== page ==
WASHINGTON — U.S. Rep. Hank Johnson was in the House Chamber when he and other congressmen found themselves potentially facing a mob of rioters that broke through police lines into the U.S. Capitol.
“I’ve been through some harrowing moments in my life before, and this was another one,” Johnson said Thursday.
“I think I’m processing it well. I worry about some of my other colleagues who — their nerves may be frayed at this point, post-traumatic stress.”
Johnson, D-Lithonia, who represents Georgia’s 4th Congressional District, and U.S. Rep. Jody Hice, R-Greensboro, who represents the 10th Congressional District, each have roughly half of Newton County in their districts.
Johnson spoke in an interview with Atlanta radio station WABE-FM after the mob of supporters of President Donald Trump stormed the U.S. Capitol Wednesday, Jan. 6, as Congress debated certification of the results of the Electoral College vote that secured Joe Biden’s defeat of Trump in the Nov. 3 election.
A total of five people died in the melee and afterward as the pro-Trump group vandalized the center of American government and assaulted police officers.
Those who died included a Maryland Air Force veteran who police shot as she and others attempted to push their way into the House chambers.
A Capitol police officer died Thursday from injuries sustained while scuffling with rioters, and four other people — including a woman from Cobb County — died Wednesday of apparent medical emergencies, CNN reported.
An Associated Press photo showed the reactions of Johnson and some other House members inside the House chambers when Capitol Police officers had drawn guns as the mob tried to break through locked doors to gain entrance.
Johnson said he was thinking at that moment, “How are we going to get out of here? We need to get the h--- out of here.”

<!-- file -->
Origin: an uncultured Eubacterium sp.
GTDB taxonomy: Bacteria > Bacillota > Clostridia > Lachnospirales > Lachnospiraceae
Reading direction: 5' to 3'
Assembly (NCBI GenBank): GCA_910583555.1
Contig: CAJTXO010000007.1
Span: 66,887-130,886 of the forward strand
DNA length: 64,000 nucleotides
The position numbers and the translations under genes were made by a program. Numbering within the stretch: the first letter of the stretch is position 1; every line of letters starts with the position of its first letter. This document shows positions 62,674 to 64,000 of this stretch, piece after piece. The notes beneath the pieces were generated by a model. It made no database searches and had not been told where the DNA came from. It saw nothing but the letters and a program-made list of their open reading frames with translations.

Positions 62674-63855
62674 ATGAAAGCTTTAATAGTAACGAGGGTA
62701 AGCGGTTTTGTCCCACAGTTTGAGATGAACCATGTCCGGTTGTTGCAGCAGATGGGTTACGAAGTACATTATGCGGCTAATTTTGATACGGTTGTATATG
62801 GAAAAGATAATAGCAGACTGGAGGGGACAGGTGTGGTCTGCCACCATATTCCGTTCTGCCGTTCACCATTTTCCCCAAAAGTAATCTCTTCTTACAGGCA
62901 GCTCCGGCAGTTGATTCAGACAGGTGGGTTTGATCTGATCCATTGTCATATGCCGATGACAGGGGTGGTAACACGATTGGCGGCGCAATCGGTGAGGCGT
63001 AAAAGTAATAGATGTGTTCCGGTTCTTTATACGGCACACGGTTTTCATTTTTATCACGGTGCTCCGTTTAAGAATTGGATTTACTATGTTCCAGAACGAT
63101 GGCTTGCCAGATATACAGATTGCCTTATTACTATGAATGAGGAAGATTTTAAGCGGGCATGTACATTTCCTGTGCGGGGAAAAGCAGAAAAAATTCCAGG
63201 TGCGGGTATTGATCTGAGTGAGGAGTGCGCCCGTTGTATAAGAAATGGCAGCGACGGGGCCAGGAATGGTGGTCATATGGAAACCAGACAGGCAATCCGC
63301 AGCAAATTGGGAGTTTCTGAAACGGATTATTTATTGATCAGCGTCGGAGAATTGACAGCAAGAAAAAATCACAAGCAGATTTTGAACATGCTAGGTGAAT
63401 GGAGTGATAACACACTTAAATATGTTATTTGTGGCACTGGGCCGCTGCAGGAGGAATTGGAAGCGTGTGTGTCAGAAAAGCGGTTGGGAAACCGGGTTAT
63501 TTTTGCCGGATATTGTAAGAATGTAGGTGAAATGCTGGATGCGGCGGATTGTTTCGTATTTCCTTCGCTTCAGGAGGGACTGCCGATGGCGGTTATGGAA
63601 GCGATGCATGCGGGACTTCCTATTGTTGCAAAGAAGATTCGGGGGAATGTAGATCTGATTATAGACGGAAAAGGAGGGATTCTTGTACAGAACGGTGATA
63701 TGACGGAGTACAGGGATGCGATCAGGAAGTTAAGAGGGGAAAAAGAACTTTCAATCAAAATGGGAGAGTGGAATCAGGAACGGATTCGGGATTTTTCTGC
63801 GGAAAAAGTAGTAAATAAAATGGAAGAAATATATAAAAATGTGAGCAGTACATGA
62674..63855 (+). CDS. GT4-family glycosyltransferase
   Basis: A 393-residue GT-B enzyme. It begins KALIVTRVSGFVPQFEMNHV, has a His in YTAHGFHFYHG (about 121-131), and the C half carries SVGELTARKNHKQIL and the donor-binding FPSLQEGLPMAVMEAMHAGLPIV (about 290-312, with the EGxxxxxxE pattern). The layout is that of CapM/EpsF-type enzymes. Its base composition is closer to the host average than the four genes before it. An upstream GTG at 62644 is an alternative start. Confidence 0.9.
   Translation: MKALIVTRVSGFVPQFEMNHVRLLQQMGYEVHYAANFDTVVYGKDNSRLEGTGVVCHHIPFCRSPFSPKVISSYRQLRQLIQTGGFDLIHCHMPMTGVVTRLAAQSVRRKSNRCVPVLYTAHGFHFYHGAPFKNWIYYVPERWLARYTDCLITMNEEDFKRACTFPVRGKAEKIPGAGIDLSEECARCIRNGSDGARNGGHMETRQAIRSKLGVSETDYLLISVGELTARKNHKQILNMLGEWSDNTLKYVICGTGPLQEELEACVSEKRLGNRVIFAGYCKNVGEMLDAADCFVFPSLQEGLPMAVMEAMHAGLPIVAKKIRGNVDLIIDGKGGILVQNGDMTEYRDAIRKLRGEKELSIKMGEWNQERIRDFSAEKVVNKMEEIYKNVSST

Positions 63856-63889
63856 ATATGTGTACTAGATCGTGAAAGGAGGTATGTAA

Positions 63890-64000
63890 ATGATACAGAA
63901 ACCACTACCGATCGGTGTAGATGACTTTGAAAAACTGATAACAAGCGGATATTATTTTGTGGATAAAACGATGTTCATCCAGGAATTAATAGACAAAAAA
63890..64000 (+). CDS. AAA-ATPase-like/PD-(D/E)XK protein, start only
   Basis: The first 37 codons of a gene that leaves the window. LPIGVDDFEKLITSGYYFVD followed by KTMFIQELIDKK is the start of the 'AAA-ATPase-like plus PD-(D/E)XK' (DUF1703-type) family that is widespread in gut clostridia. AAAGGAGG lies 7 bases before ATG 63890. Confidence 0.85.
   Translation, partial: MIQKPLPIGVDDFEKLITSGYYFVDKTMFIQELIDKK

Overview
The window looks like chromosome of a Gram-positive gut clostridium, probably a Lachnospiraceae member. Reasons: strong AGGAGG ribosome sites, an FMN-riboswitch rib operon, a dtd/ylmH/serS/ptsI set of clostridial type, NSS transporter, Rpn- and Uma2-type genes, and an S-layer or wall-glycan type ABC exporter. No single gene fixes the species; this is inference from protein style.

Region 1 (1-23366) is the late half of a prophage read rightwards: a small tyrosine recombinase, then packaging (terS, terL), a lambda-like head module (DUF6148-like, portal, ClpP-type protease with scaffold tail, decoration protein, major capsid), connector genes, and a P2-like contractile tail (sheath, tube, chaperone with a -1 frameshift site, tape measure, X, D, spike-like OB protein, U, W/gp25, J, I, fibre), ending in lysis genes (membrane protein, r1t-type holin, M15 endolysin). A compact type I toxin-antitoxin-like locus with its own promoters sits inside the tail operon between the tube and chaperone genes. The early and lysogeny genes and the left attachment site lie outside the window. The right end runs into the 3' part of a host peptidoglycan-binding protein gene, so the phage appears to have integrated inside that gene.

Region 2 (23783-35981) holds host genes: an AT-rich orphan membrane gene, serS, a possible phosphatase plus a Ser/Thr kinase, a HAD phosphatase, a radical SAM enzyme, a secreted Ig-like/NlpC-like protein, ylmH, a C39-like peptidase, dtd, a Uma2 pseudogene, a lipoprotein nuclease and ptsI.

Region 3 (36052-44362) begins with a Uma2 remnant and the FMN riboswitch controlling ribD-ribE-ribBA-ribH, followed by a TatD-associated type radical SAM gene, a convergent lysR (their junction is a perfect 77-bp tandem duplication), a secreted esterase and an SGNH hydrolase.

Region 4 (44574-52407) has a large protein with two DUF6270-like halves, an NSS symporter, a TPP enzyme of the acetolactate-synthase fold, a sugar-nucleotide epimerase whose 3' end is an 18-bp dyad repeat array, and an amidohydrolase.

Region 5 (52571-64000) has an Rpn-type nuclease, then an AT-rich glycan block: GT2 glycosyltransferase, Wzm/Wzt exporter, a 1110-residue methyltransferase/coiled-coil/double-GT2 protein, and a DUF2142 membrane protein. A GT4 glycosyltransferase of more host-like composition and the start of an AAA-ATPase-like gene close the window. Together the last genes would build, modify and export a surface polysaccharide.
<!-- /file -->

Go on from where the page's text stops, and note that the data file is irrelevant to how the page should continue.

“It was probably 10 minutes, I would say, from the time we were first told to grab gas masks from under the chair and get ready to put on,” he said.
“We then almost had to crawl from one side of the House floor to the other and then huddle there for quite some time before finally finding a secure exit and being led out at that secure exit.”
Supporters of Trump say a small group within the hundreds of protestors — not his speech to protestors before the attack — incited the riots seeking to halt approval of the electoral vote.
Hice said during a “Telephone Town Hall” Thursday, Jan. 7, that he had left the House floor and had been in his office with staff members only five minutes before he began to hear explosions of tear gas canisters within the building.
He said he “felt safe” as Capitol police evacuated him and his staff twice from his office in the Cannon House Office Building.
“It was every bit as chaotic as what you saw on TV,” Hice said.
He said he “had no idea of what was going on” as the rioters forced their way into the building.
“I was oblivious,” he said. “I knew there was a rally but there are a lot of rallies that go on in D.C.”
He said he supported attempts to halt the ratification of Georgia’s electoral votes that he said were based on vote tallies from an election in which alleged voter fraud was rampant during casting of absentee ballots throughout 2020.
Hice attempted to get a House debate and a vote on Georgia’s electoral votes but lost his Senate sponsor.
U.S. Sen. Kelly Loeffler, R-Ga., chose to end her planned objection to ratification of the votes after Wednesday’s chaotic scene.
“What took place on Capitol Hill is shameful. It’s tragic,” Hice said.
Hice, who has been a vocal supporter of Trump, said he “consistently called out” violence by left-wing groups in U.S. cities in the summer that were reactions to the police shootings of unarmed Black people earlier in 2020.
“I feel the same about what happened (Wednesday),” he said. “I strongly condemn all political violence.”
Hice said he now wants to know who organized the rioting and how Capitol police officers appeared so unprepared to face a large group motivated to commit violence.
Johnson said he and U.S. Rep. Lucy McBath, D-Roswell, are working to convince Vice President Mike Pence to invoke the 25th Amendment and remove Trump immediately from office.
He said the decision to seek to remove Trump “was driven home” Wednesday after Trump spoke to the group of protestors before they marched to the Capitol.
“The 25th Amendment had always been a remedy available but it did not look as plausible as it does now, until yesterday,” Johnson said.
“Once the events occurred yesterday, I think they crystallized the fact that the president is unstable in his mental capacity.”
He said invoking the amendment is becoming more feasible as more of his cabinet members “jump ship.” Education Secretary Betsy DeVos and Transportation Secretary Elaine Chao announced their resignations soon after Wednesday’s events.
“Calmer heads have to prevail and have to rise to what’s best for national security and what’s best for national interests,” Johnson said.
“We need to remove this president from office before he causes any more damage.”